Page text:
Young athlete doing exercises

Jul 26, 2016 / Sports Medicine

Returning to Play After an Injury – Special Considerations for Young Athletes – Sports Medicine

Whether your child is the star quarterback ready for college recruiters or just starting a youth sports program, we know safety is important to you. As pediatric sports medicine specialists, we are also dedicated to preventing injuries. Research has shown that overuse injuries, problems from repetitive motions with running, jumping and throwing, are preventable. An evolution of equipment and rules has helped to reduce other injuries in young athletes. Jamie Wightman, Scottish Rite Hospital athletic trainer, reminds us that "young athletes are still growing, so it is important to remember that these injuries often happen at sensitive areas of the bone called growth plates."

Some injuries are going to happen, and once they do, it’s important to respond appropriately and to return to sports only when the injured area is ready. This is important for a couple of reasons. First, there is no need to play with pain or make pain and symptoms last longer because the area hasn’t healed. Additionally, pain can cause an athlete to compensate or begin to use their body differently to protect the injury. This can lead to new injuries.

We know what it takes to get back on the field after an injury. Depending on the injury, recommendations may include rest and rehabilitation, or in some cases surgery may be considered. We asked our sports medicine experts to tell us a few things they consider when helping families discuss returning a young athlete to sports. Here is what they told us:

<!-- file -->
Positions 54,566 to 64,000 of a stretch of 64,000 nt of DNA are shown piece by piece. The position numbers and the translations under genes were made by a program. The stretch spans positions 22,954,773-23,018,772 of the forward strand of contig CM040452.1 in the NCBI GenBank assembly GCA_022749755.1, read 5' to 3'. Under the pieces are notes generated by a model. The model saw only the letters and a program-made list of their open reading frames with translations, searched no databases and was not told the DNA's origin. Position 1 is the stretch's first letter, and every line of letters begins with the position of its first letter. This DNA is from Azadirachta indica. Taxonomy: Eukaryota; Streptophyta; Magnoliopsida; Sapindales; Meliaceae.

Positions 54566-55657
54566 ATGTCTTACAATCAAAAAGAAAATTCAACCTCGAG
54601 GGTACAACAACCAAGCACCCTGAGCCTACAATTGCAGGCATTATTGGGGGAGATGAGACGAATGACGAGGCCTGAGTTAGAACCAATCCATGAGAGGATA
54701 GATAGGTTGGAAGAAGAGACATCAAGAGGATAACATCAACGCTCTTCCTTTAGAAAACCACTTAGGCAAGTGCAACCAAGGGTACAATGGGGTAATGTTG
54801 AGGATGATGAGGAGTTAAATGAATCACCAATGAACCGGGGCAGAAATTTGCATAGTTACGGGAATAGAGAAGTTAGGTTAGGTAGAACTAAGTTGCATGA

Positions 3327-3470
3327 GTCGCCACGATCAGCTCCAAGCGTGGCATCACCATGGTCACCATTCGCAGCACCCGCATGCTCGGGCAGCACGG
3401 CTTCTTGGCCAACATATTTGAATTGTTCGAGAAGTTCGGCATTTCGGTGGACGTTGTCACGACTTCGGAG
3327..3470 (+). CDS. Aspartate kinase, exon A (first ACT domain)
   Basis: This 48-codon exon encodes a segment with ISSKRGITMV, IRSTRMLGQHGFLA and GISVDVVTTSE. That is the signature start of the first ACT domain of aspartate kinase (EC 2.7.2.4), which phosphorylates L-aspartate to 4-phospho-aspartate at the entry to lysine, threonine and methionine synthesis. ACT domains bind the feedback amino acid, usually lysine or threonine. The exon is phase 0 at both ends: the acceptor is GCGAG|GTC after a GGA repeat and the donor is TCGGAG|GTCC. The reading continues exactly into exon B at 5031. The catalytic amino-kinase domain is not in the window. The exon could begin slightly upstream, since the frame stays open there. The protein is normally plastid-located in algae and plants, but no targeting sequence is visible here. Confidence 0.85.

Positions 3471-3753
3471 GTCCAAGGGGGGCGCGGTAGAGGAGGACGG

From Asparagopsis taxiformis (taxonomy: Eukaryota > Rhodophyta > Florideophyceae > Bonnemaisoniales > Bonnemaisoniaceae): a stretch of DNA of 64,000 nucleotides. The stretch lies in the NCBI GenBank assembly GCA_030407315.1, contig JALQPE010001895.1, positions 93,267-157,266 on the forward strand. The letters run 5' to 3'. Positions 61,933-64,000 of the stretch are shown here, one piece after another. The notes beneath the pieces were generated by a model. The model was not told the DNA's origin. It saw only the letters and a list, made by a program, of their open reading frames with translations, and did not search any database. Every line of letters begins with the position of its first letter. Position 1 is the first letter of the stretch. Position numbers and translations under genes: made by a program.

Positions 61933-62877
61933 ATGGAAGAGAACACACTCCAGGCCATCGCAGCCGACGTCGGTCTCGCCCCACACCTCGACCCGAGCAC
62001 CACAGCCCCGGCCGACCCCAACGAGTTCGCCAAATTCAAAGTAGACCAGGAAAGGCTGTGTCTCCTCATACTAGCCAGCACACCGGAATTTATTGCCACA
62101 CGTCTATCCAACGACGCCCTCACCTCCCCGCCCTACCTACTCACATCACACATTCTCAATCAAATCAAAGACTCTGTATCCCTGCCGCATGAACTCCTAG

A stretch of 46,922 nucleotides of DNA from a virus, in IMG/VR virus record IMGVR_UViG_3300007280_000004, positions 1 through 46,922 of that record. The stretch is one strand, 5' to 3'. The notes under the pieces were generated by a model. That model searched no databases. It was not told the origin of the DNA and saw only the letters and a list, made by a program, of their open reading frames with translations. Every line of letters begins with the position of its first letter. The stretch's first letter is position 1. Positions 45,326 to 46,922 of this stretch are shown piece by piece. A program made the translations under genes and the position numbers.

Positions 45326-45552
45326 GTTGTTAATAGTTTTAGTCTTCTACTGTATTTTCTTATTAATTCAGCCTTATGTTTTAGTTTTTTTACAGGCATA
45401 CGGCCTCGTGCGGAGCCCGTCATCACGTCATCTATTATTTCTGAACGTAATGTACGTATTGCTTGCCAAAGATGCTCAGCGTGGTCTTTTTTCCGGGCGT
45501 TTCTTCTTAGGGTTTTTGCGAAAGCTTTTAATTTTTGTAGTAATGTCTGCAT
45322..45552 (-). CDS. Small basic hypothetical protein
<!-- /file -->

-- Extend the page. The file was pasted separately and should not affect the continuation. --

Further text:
• Level of competition – What was the athlete’s level of competition before the injury, and is he or she planning to return to that level?
  • Sport, position and season timing – What is the sport and position(s) played? How much of the season is left?
  • Years of growing left – How long do we think the child will continue to grow and are the treatment options different based on their growth?
  • History of previous similar injuries – Has the athlete had similar injuries before, and if so, how many times?
  • Functional strength and stability – How well does the athlete perform standardized tests of stability and strength and will those skills translate to his or her chosen sport?

These are just a few of the questions to consider, and there are no right or wrong answers. That’s why a multidisciplinary team of pediatricians, pediatric orthopedic surgeons, physical therapists, athletic trainers, psychologists and others can provide the best advice. As a research and teaching hospital, we use evidence to help families make decisions, not our experience alone.

For information about injury prevention and pediatric sports medicine, please visit our Sports Medicine page.


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